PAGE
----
A great article on the five qualities a teen wants in a role model:
1. Passion and the ability to inspire
2. A clear set of values
3. Commitment to community
4. Selflessness and acceptance of others
5. Ability to overcome obstacles
These five qualities should be what we all strive for as human beings, but some are certainly more difficult for others. I think the ability to accept everyone without judgment and to persist to overcome obstacles are the hardest for most people, this writer included, but when kids see that you are reflective and working towards that it helps tremendously. I think it starts with accepting yourself and stopping the negative inner chatter that pops up when something is difficult, and I think it also starts with sending positive messages to the world through your actions and your works.
To this list of important qualities for adults working with teens I would add the following:
1. Genuine interest in working with the teen. This is not the time to worry about padding your resume; this is someone's life, and you need to be genuinely interested in helping them succeed, showing them other paths and offering guidance when needed. If you have ulterior motives, perhaps volunteer somewhere else.
2. Total acceptance of the teen. This means taking them as they are, not as you think they should be. You are not there to remake them in your image; your are there to help them become the best parts of themselves and to show them another way. Many teens who seek out mentors do so because they do not have role models in their daily life. The last thing they need is someone to point out all the bad things; they are aware.
3. An ability to be an honest cheerleader. Teens know when someone is lying or being dishonest; they also know when false (or overblown) praise is being given. Your job is to be supportive but honest. If, for example, a teen asks for help practicing for a job interview or writing a college essay, they are asking for honest feedback to help them get the job and write clearly. Praising their clothes choice for the interview (instead of teaching them to make eye contact and work on a firm handshake) or telling them you like the effort they put into their essay (without pointing out gaping holes or false logic) is not doing them any favors.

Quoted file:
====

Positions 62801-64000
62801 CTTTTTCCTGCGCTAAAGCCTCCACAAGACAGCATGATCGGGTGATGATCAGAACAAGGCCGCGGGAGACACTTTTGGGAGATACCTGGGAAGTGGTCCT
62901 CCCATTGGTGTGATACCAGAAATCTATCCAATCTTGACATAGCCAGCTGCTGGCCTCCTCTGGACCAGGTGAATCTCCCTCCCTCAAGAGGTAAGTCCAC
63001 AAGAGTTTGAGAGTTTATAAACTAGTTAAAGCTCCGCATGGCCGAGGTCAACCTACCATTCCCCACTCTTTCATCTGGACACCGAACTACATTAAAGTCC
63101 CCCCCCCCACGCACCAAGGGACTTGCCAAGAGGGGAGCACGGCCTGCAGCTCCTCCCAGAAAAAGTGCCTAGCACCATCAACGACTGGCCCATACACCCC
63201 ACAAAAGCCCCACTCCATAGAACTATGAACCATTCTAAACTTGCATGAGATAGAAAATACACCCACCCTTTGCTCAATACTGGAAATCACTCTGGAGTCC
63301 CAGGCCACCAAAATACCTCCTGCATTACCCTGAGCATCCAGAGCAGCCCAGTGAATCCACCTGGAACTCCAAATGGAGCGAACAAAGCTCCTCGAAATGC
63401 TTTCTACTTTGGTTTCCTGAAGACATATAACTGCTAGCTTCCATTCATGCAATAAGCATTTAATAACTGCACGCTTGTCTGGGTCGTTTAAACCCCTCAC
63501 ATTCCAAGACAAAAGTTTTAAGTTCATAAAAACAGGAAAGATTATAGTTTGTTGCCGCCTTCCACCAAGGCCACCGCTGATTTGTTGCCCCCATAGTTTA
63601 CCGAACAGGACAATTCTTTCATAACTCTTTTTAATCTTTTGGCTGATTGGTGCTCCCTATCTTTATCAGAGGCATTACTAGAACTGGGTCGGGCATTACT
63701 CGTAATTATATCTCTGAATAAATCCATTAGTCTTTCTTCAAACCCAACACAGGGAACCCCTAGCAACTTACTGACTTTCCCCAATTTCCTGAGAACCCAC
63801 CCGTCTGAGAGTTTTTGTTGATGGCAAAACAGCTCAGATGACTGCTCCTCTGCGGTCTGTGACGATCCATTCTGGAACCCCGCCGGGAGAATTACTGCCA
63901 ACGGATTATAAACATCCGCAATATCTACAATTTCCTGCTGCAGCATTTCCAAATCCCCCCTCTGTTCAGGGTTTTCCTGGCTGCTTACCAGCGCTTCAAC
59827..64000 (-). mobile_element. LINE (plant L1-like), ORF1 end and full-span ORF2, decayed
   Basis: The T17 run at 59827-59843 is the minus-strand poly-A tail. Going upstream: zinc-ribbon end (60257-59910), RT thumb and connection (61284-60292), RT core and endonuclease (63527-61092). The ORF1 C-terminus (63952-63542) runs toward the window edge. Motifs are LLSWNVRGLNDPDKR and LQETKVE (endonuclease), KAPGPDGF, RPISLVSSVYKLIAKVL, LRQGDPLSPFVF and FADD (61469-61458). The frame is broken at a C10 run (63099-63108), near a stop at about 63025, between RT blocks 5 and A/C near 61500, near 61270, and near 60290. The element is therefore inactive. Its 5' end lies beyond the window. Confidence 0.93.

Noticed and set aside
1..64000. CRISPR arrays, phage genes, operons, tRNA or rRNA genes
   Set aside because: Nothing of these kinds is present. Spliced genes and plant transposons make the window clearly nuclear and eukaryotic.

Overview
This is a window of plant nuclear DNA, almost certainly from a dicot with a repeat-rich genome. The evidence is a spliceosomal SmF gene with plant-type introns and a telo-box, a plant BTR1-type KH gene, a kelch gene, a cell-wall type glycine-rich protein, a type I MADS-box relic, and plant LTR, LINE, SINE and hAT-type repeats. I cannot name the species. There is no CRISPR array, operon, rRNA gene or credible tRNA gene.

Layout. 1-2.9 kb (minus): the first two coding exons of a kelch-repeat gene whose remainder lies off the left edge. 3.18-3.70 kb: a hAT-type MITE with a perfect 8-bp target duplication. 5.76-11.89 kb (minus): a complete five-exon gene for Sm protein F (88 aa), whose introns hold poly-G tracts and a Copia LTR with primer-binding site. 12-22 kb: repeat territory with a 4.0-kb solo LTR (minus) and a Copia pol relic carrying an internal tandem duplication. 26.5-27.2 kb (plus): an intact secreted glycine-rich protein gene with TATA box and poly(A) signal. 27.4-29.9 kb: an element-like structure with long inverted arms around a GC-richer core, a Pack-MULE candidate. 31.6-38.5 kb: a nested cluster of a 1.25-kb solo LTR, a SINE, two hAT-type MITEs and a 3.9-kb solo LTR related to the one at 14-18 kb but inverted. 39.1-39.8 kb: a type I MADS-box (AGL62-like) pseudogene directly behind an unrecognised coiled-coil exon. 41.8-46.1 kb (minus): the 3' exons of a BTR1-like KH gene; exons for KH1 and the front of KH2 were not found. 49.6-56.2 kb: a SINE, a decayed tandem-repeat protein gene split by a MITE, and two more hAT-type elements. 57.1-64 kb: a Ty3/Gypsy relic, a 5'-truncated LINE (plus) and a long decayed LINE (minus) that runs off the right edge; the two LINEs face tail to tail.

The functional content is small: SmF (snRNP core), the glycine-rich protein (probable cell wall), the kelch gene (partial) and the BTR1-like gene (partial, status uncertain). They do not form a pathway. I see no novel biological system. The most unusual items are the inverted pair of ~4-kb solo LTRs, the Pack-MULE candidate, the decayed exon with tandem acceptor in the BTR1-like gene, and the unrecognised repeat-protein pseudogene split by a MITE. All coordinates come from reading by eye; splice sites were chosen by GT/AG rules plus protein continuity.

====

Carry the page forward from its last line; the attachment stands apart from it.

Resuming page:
4. A willingness to like the teen you are working with. Yes, as a mentor, you have to like the teen you are working with. This may not be a popular opinion; many people assume that mentors/teachers like all of the teens/students, but that just isn't so. If you are working closely with a teen and trying to help them change their life, you need to develop a relationship built on trust, respect and, yes, friendly affection. Teens are notorious for being surly and uncooperative, and liking them helps you get past that. Keep in mind the more they like you, the surlier they are apt to be. They know you will still like them at their grumpiest, so they don't hold back. It's a compliment.
Working with kids is the most rewarding, frustrating, challenging and joyous work on the planet, I believe. It changes you and makes you a better person. It is work worth doing.